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2016-06-28 19:14:00 CET

Ghanaians inspiring beach volleyball hope in Africa

We talk to African men’s only entrants at the Poreč Major

Thumbs up from Scott Sarpong (left) and Seidu Ajanako (right). Photocredit: Swatch Major SeriesThumbs up from Scott Sarpong (left) and Seidu Ajanako (right). Photocredit: Swatch Major Series

Ghanaians Seidu Ajanako and Scott Sarpong might have lost in the first qualification round for the Poreč Major – but it is all part of a journey to open the eyes of Africa to the wonderful world of beach volleyball.

You would be wrong to think that after a straight sets defeat to Spain’s Francisco Alfredo Marco and Christian Garciá that the likeable duo would be disheartened. Not so.

“We don’t take the defeat with disappointment, it’s an opportunity for us to play against the best teams in the world,” says Sarpong, who was born and bred in the USA and now lives in Germany. He only arrived in Poreč at 03:00 CET on Tuesday – just 11 hours before their game started.

“We want to help introduce a new sport to Ghana. Most of Africa struggles to finance sports except soccer, but beach volleyball should be easy to fund…it’s a team of just two people. Our goal is to open the eyes of the Sports Council and Ghana’s Olympic Committee to help improve the sport in Ghana.”

For 38-year-old Ajanako he hopes he and his teammates’ exploits on the World Tour can help shape the future of the game in Ghana and beyond.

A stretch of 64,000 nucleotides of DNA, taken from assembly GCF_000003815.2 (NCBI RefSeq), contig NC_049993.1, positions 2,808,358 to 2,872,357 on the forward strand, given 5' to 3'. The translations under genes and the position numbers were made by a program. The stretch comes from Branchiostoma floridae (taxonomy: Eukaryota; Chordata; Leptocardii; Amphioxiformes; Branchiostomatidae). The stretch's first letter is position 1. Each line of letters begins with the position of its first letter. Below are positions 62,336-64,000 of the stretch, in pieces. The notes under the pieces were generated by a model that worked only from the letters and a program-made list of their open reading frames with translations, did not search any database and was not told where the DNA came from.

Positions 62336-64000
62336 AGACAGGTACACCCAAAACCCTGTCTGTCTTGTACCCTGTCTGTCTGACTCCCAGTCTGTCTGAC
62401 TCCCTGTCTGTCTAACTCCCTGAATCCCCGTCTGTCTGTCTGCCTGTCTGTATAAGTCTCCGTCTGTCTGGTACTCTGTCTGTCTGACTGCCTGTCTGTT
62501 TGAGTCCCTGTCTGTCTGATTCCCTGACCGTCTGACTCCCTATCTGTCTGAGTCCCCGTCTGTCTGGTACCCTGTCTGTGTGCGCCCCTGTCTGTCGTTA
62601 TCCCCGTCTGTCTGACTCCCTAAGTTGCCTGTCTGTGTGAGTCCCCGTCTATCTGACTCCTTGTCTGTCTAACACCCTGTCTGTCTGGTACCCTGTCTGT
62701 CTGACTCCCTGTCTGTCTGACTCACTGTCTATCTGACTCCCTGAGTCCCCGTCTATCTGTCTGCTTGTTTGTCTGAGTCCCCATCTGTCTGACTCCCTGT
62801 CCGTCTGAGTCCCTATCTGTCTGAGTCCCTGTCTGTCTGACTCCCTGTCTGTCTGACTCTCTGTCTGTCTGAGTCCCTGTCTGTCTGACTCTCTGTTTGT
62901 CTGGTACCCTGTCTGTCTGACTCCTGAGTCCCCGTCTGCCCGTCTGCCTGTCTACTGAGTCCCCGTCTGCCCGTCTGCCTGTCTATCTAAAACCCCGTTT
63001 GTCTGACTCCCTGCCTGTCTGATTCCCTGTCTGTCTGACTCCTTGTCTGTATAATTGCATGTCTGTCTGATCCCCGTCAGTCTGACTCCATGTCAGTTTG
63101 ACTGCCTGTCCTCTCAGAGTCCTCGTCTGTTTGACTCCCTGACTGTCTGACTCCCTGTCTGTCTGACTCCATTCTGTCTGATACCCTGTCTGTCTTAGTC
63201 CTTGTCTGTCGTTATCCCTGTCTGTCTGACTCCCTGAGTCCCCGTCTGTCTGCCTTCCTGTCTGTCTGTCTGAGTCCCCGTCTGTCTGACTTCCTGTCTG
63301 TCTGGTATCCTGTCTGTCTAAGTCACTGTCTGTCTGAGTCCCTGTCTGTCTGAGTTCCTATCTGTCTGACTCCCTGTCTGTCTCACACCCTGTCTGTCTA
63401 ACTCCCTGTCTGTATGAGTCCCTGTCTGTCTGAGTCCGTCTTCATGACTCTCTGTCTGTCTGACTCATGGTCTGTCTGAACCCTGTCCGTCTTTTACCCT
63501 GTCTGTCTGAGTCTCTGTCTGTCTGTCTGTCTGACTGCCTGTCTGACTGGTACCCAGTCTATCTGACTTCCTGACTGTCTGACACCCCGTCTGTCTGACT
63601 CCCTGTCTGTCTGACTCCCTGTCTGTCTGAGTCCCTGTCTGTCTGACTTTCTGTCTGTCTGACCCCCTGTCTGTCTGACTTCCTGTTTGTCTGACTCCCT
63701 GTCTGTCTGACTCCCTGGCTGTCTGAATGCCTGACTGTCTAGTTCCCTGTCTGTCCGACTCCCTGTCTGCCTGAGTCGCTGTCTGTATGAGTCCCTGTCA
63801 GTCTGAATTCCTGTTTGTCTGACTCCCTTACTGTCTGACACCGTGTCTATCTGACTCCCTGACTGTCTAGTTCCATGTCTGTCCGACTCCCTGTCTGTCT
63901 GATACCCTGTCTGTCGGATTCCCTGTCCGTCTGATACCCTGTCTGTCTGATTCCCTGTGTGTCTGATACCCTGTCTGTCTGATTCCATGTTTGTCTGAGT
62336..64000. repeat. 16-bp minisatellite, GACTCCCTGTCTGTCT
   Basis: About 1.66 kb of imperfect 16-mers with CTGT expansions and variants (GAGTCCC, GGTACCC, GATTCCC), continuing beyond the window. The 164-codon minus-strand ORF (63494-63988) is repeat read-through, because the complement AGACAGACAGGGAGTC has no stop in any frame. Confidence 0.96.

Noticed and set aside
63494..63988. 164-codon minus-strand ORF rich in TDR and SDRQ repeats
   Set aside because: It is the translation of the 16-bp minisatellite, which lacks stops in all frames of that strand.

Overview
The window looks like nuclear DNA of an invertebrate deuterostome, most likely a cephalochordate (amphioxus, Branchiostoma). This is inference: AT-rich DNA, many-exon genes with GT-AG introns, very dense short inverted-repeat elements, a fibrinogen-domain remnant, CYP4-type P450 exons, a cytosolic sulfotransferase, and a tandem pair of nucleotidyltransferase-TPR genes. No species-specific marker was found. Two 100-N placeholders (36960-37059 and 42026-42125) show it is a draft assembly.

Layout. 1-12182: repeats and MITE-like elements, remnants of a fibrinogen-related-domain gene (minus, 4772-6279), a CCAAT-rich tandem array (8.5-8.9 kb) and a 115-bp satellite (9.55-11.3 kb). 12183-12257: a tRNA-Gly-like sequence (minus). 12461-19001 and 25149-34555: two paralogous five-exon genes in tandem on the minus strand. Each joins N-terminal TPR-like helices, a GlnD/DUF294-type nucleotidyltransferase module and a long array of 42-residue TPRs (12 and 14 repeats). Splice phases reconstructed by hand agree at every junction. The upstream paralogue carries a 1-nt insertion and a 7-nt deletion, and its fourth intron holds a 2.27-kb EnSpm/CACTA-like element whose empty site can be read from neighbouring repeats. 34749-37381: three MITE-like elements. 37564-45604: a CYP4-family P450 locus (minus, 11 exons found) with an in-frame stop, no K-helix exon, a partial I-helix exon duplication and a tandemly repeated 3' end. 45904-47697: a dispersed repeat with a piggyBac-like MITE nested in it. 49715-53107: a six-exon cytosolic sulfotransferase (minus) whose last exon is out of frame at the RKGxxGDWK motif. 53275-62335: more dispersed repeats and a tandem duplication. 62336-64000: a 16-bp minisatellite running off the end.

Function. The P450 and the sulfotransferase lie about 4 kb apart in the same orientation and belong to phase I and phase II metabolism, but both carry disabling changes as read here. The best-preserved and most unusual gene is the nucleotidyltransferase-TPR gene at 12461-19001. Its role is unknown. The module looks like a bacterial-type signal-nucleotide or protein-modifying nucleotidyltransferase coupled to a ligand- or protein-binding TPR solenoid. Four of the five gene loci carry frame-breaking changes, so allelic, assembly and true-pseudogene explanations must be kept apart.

“It’s important for our country being here – people will see pictures of us and read news about us on the internet,” says the Accra native, who has to ask for the Ghanaian embassy for a travel visa every time he leaves his country to play beach volleyball.

“We want to inspire children to go and play beach volleyball. Beach volleyball can get them places; scholarships in the US and Canada to study, or to play professionally and with it the chance to change their lives.”

Only “a miracle” brought the pair together, says Ajanako. “I got a scholarship to go to America in 2002 and I met Scott at a volleyball festival. After we spoke we said one day we should represent Ghana on the beach and now we’re playing on the Main Tour.”

However, with Sarpong living in Germany in recent years, training together has been difficult.

“It’s almost impossible,” says Sarpong. “It took about three years until Seidu could get a visa and the longest we’ve ever trained together is two weeks before the last World Championships.”

But despite the difficulties they face – they will never give up spreading the word of game back home.

“We have a beach in Ghana!” they both laugh. “We have over 300km of it and a country of 25m people,” continues Ajanako. “It is a country full of athleticism, beach volleyball is one of the most-watched sports in the world and we are exposing Ghana for the next generation.

“It’s a long journey but we are now starting it for Africa.”   

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